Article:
In John Patrick Shanley’s brilliant screenplay for Norman Jewison’s equally brilliant film “Moonstruck” (1987), the first scene opens in a funeral parlor in New York’s Little Italy, where the character of Loretta Castorini is trying to figure out the bookkeeping problems of an Italian-American undertaker. As he prepares some toasted ciabatta with butter, he pooh-pooh’s her concerns over his accounting errors by proclaiming that he need not worry about such things, for he is an artistic genius. To this Loretta responds, “If you’re an artistic genius, how come you got butter on your tie?”
In the history of Western art there are quite a few geniuses who, as Loretta might put it, got butter on their tie, over the course of their careers. Leonardo Da Vinci, an undeniable polymath of a genius, was oftentimes an absolute disaster as an artist, abandoning projects half-finished or employing techniques that were so highly experimental as to leave some of the projects he actually did complete either ruined or irreparable. Rembrandt von Rijn was a notorious spendthrift, who was forced into bankruptcy for living beyond his means, and in order to protect himself from his creditors had to become registered as an employee of his common-law wife, and his son from his first marriage.
And then there is the Dutch painter Hendrik Terbrugghen (1588-1629), who was a brilliant artist, but one prone to spend a great deal of time thinking about deep and serious matters, which often left him depressed and limited his ability to work. This, combined with an untimely death and his style of painting going out of fashion for many centuries, has led to his being ignored for far too long by the general public. I have been thinking of him today as the Church celebrates the Feast of St. Matthew, the Apostle and Evangelist, as Terbrugghen was often drawn to reflect upon St. Matthew in his work.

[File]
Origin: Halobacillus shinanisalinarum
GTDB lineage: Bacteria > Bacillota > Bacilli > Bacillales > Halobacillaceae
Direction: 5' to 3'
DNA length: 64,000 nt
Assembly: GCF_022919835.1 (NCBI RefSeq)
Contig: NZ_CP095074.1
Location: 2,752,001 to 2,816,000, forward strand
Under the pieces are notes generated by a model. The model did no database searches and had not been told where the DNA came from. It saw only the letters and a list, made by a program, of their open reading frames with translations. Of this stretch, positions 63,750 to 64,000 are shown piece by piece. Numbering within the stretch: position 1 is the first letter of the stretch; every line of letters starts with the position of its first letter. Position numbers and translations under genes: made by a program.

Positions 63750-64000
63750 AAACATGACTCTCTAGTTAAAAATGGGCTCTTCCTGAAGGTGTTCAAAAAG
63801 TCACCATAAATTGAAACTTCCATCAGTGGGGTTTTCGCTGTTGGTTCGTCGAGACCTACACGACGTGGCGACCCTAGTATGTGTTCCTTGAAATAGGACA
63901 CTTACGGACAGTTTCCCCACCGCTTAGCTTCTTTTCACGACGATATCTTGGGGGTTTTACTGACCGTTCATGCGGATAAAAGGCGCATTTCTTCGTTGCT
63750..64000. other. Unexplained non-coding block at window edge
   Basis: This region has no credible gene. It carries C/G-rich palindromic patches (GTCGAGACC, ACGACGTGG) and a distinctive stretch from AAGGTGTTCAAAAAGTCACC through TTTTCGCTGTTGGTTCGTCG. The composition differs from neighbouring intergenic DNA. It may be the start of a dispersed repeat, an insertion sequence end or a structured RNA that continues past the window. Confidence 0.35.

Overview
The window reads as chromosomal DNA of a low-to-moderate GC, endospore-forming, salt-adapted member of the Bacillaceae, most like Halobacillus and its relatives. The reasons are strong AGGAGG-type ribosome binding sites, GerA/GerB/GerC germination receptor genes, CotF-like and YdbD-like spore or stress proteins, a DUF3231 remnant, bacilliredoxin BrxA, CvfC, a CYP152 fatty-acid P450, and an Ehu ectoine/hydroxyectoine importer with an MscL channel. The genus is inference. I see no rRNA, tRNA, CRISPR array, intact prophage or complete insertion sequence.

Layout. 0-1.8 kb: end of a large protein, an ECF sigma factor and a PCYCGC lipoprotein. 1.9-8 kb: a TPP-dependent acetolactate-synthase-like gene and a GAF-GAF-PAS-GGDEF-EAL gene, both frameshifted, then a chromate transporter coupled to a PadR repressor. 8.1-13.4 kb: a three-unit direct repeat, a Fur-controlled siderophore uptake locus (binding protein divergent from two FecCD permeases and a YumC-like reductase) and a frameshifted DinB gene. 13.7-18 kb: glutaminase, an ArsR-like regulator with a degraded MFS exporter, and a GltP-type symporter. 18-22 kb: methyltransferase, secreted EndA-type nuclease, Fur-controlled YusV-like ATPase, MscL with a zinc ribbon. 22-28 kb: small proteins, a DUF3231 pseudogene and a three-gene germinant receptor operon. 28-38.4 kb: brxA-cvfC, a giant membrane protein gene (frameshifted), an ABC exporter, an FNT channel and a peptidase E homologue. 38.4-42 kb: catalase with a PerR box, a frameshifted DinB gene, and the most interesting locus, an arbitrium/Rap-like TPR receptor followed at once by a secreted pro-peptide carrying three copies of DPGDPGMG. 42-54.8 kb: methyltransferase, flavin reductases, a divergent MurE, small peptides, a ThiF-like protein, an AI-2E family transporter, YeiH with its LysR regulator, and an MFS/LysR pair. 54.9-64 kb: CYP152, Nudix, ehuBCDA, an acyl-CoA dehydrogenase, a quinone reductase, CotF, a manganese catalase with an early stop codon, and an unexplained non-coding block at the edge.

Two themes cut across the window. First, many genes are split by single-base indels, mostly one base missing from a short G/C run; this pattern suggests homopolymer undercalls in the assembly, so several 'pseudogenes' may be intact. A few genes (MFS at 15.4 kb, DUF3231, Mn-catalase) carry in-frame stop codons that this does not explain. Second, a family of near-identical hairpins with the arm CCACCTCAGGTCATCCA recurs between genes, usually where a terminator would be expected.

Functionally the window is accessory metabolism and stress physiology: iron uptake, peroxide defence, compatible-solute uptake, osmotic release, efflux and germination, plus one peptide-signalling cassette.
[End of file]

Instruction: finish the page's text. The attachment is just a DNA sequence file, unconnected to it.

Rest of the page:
Terbrugghen must have been particularly fascinated with the life of St. Matthew, for he painted at least three completely different versions of Christ’s calling of St. Matthew of which I am aware. The story, as St. Matthew himself recounts it, is as follows:
As Jesus passed on from there, He saw a man named Matthew sitting at the customs post. He said to him, “Follow me.” And he got up and followed Him.
While He was at table in his house, many tax collectors and sinners came and sat with Jesus and His disciples. The Pharisees saw this and said to His disciples, “Why does your teacher eat with tax collectors and sinners?”
He heard this and said, “Those who are well do not need a physician, but the sick do. Go and learn the meaning of the words, ‘I desire mercy, not sacrifice.’ I did not come to call the righteous but sinners.”
St. Matthew 9: 9-13